Rarely have I been simultaneously so thrilled and infuriated by a play. Sam Holcroft’s arch comedy about a playwright navigating an authoritarian regime is a beautifully crafted, mind-bending piece of work.
Jeremy Herrin’s production features a rivetingly OTT central turn from Jonny Lee Miller that burns his past heartthrob image to the ground, and fine, subtle performances from Sex Education’s Tanya Reynolds and rising star Micheal Ward, making a quietly charismatic stage debut.
But A Mirror is also a tiresomely metatheatrical paean to the writer as hero and martyr, and a disquisition on the nature of truth and authenticity. For much of the uninterrupted two-hour running time I absolutely hated it.
Initially we’re ushered in as guests to the cheap ‘n’ cheesy wedding of Leyla (Reynolds) and Joel (Ward), with a sweaty, leather-gloved Miller officiating. An alarm is raised, the set cleared, and we are suddenly in the culture ministry of a hazily sketched autocracy. Former soldier Adem (Ward) has been summoned to discuss the moral failings of his verbatim play about life in his crappy housing block with bureaucrat Äelik (Miller).
Bullet-headed and physically contorted with power fantasies and sexual longing, Äelik compels his embarrassed young assistant Mei (Reynolds) and Adem to act the play out with him, then offers to mentor Adem through the maze of government censorship.
Adem responds by writing a perfect transcription of this encounter. He’s a truth-teller, you see, whose hyper-realist scripts exposes the hypocrisies of Äelik and his friend, the nation’s neutered star playwright Bax (Geoffrey Streatfield). He will, it is implied, eventually defeat totalitarianism, even if his hands are smashed and his life extinguished.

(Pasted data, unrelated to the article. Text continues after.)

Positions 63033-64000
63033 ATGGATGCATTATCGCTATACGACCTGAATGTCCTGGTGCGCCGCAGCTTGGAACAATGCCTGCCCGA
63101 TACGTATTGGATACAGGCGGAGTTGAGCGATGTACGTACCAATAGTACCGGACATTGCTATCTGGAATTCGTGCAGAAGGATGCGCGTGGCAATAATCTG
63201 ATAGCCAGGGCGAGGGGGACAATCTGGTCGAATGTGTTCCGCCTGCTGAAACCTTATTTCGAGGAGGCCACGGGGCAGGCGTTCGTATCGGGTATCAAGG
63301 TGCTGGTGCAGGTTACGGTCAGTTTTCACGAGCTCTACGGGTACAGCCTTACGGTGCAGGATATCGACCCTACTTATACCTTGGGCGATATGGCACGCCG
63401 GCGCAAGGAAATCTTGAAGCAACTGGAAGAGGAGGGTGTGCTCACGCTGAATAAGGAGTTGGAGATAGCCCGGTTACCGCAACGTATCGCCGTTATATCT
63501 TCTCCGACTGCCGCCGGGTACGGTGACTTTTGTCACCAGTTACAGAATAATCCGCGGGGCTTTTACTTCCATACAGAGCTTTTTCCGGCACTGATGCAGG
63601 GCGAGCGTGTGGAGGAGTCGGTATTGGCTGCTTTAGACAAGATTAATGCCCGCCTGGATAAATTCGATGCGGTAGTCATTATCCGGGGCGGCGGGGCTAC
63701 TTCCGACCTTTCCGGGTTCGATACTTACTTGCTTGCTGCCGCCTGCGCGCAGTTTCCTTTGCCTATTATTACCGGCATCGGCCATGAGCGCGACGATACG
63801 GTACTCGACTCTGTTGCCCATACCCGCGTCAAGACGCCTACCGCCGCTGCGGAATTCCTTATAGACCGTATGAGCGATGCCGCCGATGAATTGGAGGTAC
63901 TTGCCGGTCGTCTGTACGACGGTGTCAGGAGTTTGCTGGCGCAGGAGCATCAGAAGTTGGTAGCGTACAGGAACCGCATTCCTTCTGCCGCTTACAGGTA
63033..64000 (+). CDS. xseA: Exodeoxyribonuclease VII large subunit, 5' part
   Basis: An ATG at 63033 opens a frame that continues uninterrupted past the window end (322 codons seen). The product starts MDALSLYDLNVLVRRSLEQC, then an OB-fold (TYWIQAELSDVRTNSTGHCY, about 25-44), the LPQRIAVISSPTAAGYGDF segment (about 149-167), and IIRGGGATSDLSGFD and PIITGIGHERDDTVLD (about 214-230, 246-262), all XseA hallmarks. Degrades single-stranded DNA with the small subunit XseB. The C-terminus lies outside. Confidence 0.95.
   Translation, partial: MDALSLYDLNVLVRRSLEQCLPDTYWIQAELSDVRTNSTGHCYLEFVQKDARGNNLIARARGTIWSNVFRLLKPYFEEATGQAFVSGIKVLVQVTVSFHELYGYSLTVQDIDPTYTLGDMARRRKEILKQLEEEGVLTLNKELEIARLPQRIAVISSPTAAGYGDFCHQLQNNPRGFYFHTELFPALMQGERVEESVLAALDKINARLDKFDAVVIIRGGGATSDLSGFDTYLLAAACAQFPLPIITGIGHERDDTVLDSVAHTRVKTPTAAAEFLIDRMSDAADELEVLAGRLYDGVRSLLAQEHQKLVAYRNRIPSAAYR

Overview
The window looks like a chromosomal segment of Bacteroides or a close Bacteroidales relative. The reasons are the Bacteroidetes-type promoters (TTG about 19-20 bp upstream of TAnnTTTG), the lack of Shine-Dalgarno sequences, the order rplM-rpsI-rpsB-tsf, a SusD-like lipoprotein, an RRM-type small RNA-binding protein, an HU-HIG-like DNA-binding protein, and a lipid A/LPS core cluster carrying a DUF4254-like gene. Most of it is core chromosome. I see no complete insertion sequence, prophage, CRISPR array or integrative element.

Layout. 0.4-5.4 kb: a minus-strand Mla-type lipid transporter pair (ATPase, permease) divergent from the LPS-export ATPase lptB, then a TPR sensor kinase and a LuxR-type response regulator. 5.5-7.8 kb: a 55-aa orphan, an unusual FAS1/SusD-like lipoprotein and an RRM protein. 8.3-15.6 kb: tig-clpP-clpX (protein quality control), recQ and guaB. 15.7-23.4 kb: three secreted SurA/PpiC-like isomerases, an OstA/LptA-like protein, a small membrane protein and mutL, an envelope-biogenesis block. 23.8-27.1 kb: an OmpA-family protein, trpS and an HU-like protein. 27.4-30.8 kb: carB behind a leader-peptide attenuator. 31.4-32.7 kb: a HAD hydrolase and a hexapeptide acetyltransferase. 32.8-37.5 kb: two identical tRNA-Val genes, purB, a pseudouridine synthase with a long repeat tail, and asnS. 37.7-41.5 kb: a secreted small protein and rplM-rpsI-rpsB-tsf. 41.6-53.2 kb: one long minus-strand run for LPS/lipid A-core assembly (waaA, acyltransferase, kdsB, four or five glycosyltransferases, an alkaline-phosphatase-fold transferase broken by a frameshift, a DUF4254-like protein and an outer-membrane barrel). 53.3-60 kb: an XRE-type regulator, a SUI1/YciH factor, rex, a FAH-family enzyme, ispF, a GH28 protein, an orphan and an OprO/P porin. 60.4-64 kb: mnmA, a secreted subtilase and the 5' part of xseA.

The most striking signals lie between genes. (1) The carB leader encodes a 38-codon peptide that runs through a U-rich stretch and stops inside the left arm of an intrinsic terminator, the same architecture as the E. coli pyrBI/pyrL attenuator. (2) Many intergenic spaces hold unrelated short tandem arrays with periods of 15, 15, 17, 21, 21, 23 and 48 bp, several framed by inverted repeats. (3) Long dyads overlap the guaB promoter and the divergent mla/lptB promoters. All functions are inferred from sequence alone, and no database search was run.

The wedding scenario periodically reappears, there’s a jagged live cello accompaniment and more play-within-a-play layers are added to wrong-foot us, including a finale that gives actor Aaron Neil 10 minutes of stage time. I hope he gets a full wage.
Holcroft wrote this after visiting North Korea then meeting genuinely oppressed playwrights at a conference in Beirut, and it’s clearly a sincere work. But there’s nothing more boring than a writer writing about how important writers are. Except when that writer is assembling lazy tropes of tyranny (spurious military victories, place names like “Unity Square”, Shakespeare’s plays banned etc) in a society that’s still relatively free, while also musing chin-strokingly about truth and storytelling.
This remains a cleverly wrought, thoughtful piece, its tricksiness well-served by Herrin. Miller, Reynolds and the slow-smouldering Ward are excellent. It made me want to pull my own head off in exasperation, though. If the Almeida is dedicated to truth and authenticity, they can put that on a poster.